Are friends and family supportive of your writing? 
Yes, very much so, and I’m very grateful.
How do you feel leading up to your publication day?

Honestly, sick to my stomach haha. The closer I get to release day, the more I worry whether it’s good enough.

Which other authors inspire you or are there any you particularly enjoy reading?

I’m a fan of Susan Casey’s nonfiction books: The Devil’s Teeth, The Wave, Voices In The Ocean. Books on my keeper shelf are Dr. Clarissa Pinkola Estes’ masterpiece on the female psyche, Women Who Run With The Wolves; the classic novel The Eight by Katherine Neville; and of course the best romance of all time, Jane Austen’s Pride and Prejudice. I also love the Deadwood mystery series by Ann Charles, a blend of humor, romance, and paranormal mayhem. Ann is my critique partner and good friend, and not only do I get to read her books in draft form, but I’m privileged to have a front row seat to a great writer at work. I’ve learned quite a lot from her.

Finally, what are you working on right now?

I’m working on Book 3 in my Pathway Series, ANCIENT WINDS. This will feature Brynn Galloway and Dr. Tristan Magee as they search for an ancient artefact. It will be a mix of ‘Raiders of the Lost Ark’ and ‘The X-Files.’

Thanks so much for letting me stop by and chat. Readers can find me at the following places:

Author Bio

Kristy McCaffrey has been writing since she was very young, but it wasn’t until she was a stay-at-home mom that she considered becoming published. A fascination with science led her to earn two mechanical engineering degrees—she did her undergraduate work at Arizona State University and her graduate studies at the University of Pittsburgh—but storytelling has always been her passion. She writes both contemporary tales and award-winning historical western romances.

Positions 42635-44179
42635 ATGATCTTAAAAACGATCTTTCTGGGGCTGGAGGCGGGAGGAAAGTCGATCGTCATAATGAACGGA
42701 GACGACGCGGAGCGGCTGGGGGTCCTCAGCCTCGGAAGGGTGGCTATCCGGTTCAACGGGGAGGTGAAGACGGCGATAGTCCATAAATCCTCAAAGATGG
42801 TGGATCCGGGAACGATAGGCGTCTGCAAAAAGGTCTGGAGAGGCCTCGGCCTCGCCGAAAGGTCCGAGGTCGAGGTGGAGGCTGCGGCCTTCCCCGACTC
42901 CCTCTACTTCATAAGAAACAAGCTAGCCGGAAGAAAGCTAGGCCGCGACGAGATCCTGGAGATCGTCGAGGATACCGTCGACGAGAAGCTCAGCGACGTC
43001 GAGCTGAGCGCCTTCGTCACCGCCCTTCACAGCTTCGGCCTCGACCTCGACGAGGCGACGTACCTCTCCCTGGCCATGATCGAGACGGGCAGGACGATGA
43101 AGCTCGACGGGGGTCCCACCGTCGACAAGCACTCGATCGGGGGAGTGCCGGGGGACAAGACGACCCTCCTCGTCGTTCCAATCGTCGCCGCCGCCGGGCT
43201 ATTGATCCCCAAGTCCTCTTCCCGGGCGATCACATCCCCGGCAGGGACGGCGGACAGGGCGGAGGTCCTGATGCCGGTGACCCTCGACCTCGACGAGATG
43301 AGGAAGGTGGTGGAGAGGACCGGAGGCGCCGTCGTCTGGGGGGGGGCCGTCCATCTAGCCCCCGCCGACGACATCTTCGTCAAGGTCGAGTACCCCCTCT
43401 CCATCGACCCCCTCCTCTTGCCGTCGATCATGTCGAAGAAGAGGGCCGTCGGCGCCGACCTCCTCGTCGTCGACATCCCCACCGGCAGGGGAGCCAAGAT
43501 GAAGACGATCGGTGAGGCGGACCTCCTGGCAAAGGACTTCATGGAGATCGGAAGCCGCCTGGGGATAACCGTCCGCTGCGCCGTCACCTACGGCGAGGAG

With the release of Deep Blue, Kristy is launching The Pathway Series, a project she’s been developing for years. Each book will combine her love of animal conservation and environmental awareness, while also shining a light on unique and diverse locations around the world. Come along for high adventure with honorable heroes, determined heroines, and Kristy’s trademark mysticism.

An Arizona native, Kristy and her husband reside in the desert where they frequently remove (rescue) rattlesnakes from their property, go for runs among the cactus, and plan trips to far-off places like the Orkney Islands or Machu Picchu. But mostly, she works 12-hour days and enjoys at-home date nights with her sweetheart, which usually include Will Ferrell movies and sci-fi flicks. Her four children have nearly all flown the nest, and the family recently lost their cherished chocolate Labrador, Ranger, so these days a great deal of attention is lavished on Ranger’s sister, Lily, and the newest addition to the household—Marley, an older yellow Labrador they rescued in early 2018. Both dogs are frequently featured on Kristy’sInstagram account, so pop over to meet her canine family.

“When we try to pick out anything by itself, we find it hitched to everything else in the Universe.” – John Muir

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Sunday 25 August 2019

Bout of Books Day 6 Update and Day 7 Challenge

Today was a funny one because we had the chat in the morning which was great and I listened to my audiobook the whole time. I also had some audiobook and gym time an then that was basically it for reading time. I was out all afternoon and evening and so managed a few pages before bed and that was it. Tomorrow is another day though, tomorrow is another day!


Today's challenge is to stretch your goals. I had 10 books on my TBR to choose from and I have read 2 of them so far. So my goal is to read another book from my actual TBR today. I have them in my hands I am ready to go-I might do some reading sprints to achieve those goals. We're going to smash it!

Reading Update 

I read the last 15% of this one. I did it before I even got out of bed to make sure that it happened. This book is excellent. 15% is equivalent to 60 pages. 

I also started a new audiobook and read half of this one.  Half of this one is 160 pages.